Sharn Min: In Key Stage 3 the Chemistry is much more simple, and in Key Stage 4 you go much more in depth with the concepts.

Ren Yii: You actually need to learn in depth of what is going on in those molecules, and why do they actually work like that.

 

How are the lessons like?

Ren Yii: There are a lot of experiments where you need to work together with your friends in the class, and also if you wanna do notes its best to share notes along with everyone else so you can prepare for the exams.

Sharn Min: In class, my teacher recommends us to understand the concepts before we take any notes, so it’s not as much writing as I expected.

Interviewer: So Sharn Min, do you make your own notes during your free time or during the lesson?

Sharn Min: I make them during my free time and in lessons

Raegel: The thing about Chemistry that I find most interesting and stands out in classroom structure is the number of experiments you get to do. So unlike Biology or Physics, you get a lot of more experiments. You get to play with a lot more solutions, and salts, and you get to play with fire too sometimes, so that’s what’s special about it.

 

How much homework or independent study do you do a week for this subject?

Raegel: Well it depends, so in beginning in the first 3 or 4 chapters, it’s topics that you’ve already covered in Year 9 and Key Stage 3, so for those you just need to refresh your memory, such as: the carbon cycle, the nitrogen cycle, and the structure of an atom. And then all the topics after that, it’s all quite new, so as you progress you need to study more, revise more, and it really depends on how well you grasp the concept firsthand, so if you really do understand it, you need to spend less time studying, and I guess more time doing questions.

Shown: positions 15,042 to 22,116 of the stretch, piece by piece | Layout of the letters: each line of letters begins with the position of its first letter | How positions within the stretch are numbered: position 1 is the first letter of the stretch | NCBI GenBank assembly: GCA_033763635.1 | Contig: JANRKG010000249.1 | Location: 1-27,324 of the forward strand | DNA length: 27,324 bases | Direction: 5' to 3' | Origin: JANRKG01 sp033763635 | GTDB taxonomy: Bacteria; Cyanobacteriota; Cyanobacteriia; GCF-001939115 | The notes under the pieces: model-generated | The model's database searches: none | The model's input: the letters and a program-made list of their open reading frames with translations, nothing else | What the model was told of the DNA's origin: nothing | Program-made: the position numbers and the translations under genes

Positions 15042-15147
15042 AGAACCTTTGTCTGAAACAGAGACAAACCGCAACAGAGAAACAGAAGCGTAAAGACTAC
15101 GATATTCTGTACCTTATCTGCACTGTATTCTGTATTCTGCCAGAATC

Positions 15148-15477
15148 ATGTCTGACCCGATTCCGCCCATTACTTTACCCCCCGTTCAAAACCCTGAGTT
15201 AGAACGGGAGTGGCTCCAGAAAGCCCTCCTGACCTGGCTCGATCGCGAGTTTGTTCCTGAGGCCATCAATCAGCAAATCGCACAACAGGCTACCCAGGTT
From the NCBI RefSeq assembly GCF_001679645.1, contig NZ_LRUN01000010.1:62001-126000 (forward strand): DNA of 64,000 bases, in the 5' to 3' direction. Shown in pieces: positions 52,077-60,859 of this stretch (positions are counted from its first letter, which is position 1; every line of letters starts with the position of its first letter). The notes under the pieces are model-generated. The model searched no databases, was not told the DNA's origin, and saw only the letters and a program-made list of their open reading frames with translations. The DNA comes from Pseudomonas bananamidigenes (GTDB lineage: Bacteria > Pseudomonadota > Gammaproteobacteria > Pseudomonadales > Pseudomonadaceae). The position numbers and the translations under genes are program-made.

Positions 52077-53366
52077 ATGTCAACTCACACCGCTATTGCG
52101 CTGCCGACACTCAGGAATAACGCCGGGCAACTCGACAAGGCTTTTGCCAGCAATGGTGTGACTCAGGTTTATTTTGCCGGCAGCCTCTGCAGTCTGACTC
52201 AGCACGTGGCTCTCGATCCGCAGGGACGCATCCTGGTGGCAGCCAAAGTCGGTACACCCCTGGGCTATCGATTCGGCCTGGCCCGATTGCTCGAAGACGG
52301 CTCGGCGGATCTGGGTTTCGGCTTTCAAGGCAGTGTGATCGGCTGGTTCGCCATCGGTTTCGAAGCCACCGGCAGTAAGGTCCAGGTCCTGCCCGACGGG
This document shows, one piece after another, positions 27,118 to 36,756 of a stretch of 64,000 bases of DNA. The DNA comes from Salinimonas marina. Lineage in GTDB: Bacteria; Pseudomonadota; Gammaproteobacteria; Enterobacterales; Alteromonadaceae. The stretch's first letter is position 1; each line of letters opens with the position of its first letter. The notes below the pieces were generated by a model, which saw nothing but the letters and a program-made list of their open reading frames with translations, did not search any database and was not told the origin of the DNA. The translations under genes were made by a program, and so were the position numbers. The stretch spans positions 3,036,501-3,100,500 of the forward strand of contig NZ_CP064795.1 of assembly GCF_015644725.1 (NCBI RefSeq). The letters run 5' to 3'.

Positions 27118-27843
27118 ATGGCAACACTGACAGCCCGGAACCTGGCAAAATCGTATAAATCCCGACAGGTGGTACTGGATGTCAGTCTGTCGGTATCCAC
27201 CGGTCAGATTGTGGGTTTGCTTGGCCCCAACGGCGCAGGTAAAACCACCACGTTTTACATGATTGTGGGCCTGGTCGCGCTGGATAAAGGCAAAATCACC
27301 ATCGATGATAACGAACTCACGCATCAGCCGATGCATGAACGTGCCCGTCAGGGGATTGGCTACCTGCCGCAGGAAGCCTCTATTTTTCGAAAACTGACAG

Ren Yii: Basically for me, I just reflect around 15 minutes everyday approximately. Cause when you actually reflect back on what you did in Chemistry class, it’s way easier than studying once in form of one whole hour. So a week, I think I actually use around 1 hour or so in total to revise Chemistry.

 

What are the skills or knowledge you can develop in this subject and why are they useful?

Ren Yii: The skills I can gain from taking Chemistry is how you actually set up experiments, that’s one. And also Chemistry takes a lot from your Math skills. If you’re good at math, you wouldn’t find a problem balancing moles in Chemistry. And the thing is, why Chemistry is useful is also because in the future if you wanna be a doctor, for example, you need Chemistry to calculate the right volumes of medicine for your patient.

 

Any tips for new Chemistry students?

Raegel: Don’t slack. Study from day 1.

Sharn Min: Just study up all your basics and make sure you have your basic knowledge.

Ren Yii: Relax, just get the concepts right and you should be fine. And just make sure you do your math properly and you don’t do careless mistakes.

 

How do you study for the subject?

Ren Yii: You take a textbook and you read it. And also for example, sometimes you can create some notes and revise and learn. And I also recommend you reflecting on what you learn to that day, for around 15 minutes, or about 10 minutes or so, so you actually get a clearer memory over time.

Sharn Min: You should watch YouTube videos, cause it’s easier to absorb the information when someone is explaining it to you, and you should take notes.